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Robert M. Rauber, Bjorn Stevens, Harry T. Ochs III, Charles Knight, B. A. Albrecht, A. M. Blyth, C. W. Fairall, J. B. Jensen, S. G. Lasher-Trapp, O. L. Mayol-Bracero, G. Vali, J. R. Anderson, B. A. Baker, A. R. Bandy, E. Burnet, J.-L. Brenguier, W. A. Brewer, P. R. A. Brown, R Chuang, W. R. Cotton, L. Di Girolamo, B. Geerts, H. Gerber, S. Göke, L. Gomes, B. G. Heikes, J. G. Hudson, P. Kollias, R. R Lawson, S. K. Krueger, D. H. Lenschow, L. Nuijens, D. W. O'Sullivan, R. A. Rilling, D. C. Rogers, A. P. Siebesma, E. Snodgrass, J. L. Stith, D. C. Thornton, S. Tucker, C. H. Twohy, and P. Zuidema

Shallow, maritime cumuli are ubiquitous over much of the tropical oceans, and characterizing their properties is important to understanding weather and climate. The Rain in Cumulus over the Ocean (RICO) field campaign, which took place during November 2004–January 2005 in the trades over the western Atlantic, emphasized measurements of processes related to the formation of rain in shallow cumuli, and how rain subsequently modifies the structure and ensemble statistics of trade wind clouds. Eight weeks of nearly continuous S-band polarimetric radar sampling, 57 flights from three heavily instrumented research aircraft, and a suite of ground- and ship-based instrumentation provided data on trade wind clouds with unprecedented resolution. Observational strategies employed during RICO capitalized on the advances in remote sensing and other instrumentation to provide insight into processes that span a range of scales and that lie at the heart of questions relating to the cause and effects of rain from shallow maritime cumuli.

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Robert M. Rauber, Harry T. Ochs III, L. Di Girolamo, S. Göke, E. Snodgrass, Bjorn Stevens, Charles Knight, J. B. Jensen, D. H. Lenschow, R. A. Rilling, D. C. Rogers, J. L. Stith, B. A. Albrecht, P. Zuidema, A. M. Blyth, C. W. Fairall, W. A. Brewer, S. Tucker, S. G. Lasher-Trapp, O. L. Mayol-Bracero, G. Vali, B. Geerts, J. R. Anderson, B. A. Baker, R. P. Lawson, A. R. Bandy, D. C. Thornton, E. Burnet, J-L. Brenguier, L. Gomes, P. R. A. Brown, P. Chuang, W. R. Cotton, H. Gerber, B. G. Heikes, J. G. Hudson, P. Kollias, S. K. Krueger, L. Nuijens, D. W. O'Sullivan, A. P. Siebesma, and C. H. Twohy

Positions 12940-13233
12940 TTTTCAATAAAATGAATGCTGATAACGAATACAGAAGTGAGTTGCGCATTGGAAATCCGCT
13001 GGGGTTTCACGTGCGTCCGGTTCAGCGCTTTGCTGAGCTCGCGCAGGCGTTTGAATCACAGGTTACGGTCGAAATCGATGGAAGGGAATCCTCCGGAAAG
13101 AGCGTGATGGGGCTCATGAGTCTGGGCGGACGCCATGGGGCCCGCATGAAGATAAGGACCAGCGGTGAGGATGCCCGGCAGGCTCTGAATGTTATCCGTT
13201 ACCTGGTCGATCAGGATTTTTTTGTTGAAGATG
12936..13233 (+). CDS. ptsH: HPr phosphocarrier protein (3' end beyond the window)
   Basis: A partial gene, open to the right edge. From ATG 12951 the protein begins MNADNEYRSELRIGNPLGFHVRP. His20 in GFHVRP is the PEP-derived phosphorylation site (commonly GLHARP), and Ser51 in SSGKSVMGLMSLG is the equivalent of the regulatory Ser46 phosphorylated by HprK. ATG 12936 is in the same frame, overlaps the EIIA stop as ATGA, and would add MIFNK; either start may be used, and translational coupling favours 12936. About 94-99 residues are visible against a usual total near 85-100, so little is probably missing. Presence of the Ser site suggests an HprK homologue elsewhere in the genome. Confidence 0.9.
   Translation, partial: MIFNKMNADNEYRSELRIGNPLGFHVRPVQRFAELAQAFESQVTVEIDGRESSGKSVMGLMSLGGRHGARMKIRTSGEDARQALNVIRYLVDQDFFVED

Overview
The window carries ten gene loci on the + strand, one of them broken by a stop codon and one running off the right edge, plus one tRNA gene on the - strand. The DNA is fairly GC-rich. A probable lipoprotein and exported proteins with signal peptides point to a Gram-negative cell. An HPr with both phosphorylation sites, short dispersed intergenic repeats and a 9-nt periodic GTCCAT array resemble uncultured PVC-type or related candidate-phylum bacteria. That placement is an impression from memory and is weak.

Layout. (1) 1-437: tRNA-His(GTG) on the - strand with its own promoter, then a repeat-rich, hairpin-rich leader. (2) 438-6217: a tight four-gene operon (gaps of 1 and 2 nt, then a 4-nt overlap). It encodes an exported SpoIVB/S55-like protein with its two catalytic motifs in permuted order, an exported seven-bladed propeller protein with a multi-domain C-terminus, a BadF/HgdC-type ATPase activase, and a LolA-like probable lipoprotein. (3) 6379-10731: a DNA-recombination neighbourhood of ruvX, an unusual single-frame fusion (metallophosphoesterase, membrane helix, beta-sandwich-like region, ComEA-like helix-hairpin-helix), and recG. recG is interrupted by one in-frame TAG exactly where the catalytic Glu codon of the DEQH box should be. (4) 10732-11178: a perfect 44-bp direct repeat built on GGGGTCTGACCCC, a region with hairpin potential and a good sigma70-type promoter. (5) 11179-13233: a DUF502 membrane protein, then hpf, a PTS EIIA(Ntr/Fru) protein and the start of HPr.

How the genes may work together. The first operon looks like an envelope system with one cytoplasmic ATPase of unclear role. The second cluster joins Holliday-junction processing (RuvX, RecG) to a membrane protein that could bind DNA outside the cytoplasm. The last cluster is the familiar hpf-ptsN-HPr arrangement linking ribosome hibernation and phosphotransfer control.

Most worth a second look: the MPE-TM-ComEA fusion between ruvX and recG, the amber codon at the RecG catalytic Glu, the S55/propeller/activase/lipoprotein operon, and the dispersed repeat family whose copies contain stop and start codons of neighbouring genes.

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S. T. Martin, P. Artaxo, L. Machado, A. O. Manzi, R. A. F. Souza, C. Schumacher, J. Wang, T. Biscaro, J. Brito, A. Calheiros, K. Jardine, A. Medeiros, B. Portela, S. S. de Sá, K. Adachi, A. C. Aiken, R. Albrecht, L. Alexander, M. O. Andreae, H. M. J. Barbosa, P. Buseck, D. Chand, J. M. Comstock, D. A. Day, M. Dubey, J. Fan, J. Fast, G. Fisch, E. Fortner, S. Giangrande, M. Gilles, A. H. Goldstein, A. Guenther, J. Hubbe, M. Jensen, J. L. Jimenez, F. N. Keutsch, S. Kim, C. Kuang, A. Laskin, K. McKinney, F. Mei, M. Miller, R. Nascimento, T. Pauliquevis, M. Pekour, J. Peres, T. Petäjä, C. Pöhlker, U. Pöschl, L. Rizzo, B. Schmid, J. E. Shilling, M. A. Silva Dias, J. N. Smith, J. M. Tomlinson, J. Tóta, and M. Wendisch

Abstract

The Observations and Modeling of the Green Ocean Amazon 2014–2015 (GoAmazon2014/5) experiment took place around the urban region of Manaus in central Amazonia across 2 years. The urban pollution plume was used to study the susceptibility of gases, aerosols, clouds, and rainfall to human activities in a tropical environment. Many aspects of air quality, weather, terrestrial ecosystems, and climate work differently in the tropics than in the more thoroughly studied temperate regions of Earth. GoAmazon2014/5, a cooperative project of Brazil, Germany, and the United States, employed an unparalleled suite of measurements at nine ground sites and on board two aircraft to investigate the flow of background air into Manaus, the emissions into the air over the city, and the advection of the pollution downwind of the city. Herein, to visualize this train of processes and its effects, observations aboard a low-flying aircraft are presented. Comparative measurements within and adjacent to the plume followed the emissions of biogenic volatile organic carbon compounds (BVOCs) from the tropical forest, their transformations by the atmospheric oxidant cycle, alterations of this cycle by the influence of the pollutants, transformations of the chemical products into aerosol particles, the relationship of these particles to cloud condensation nuclei (CCN) activity, and the differences in cloud properties and rainfall for background compared to polluted conditions. The observations of the GoAmazon2014/5 experiment illustrate how the hydrologic cycle, radiation balance, and carbon recycling may be affected by present-day as well as future economic development and pollution over the Amazonian tropical forest.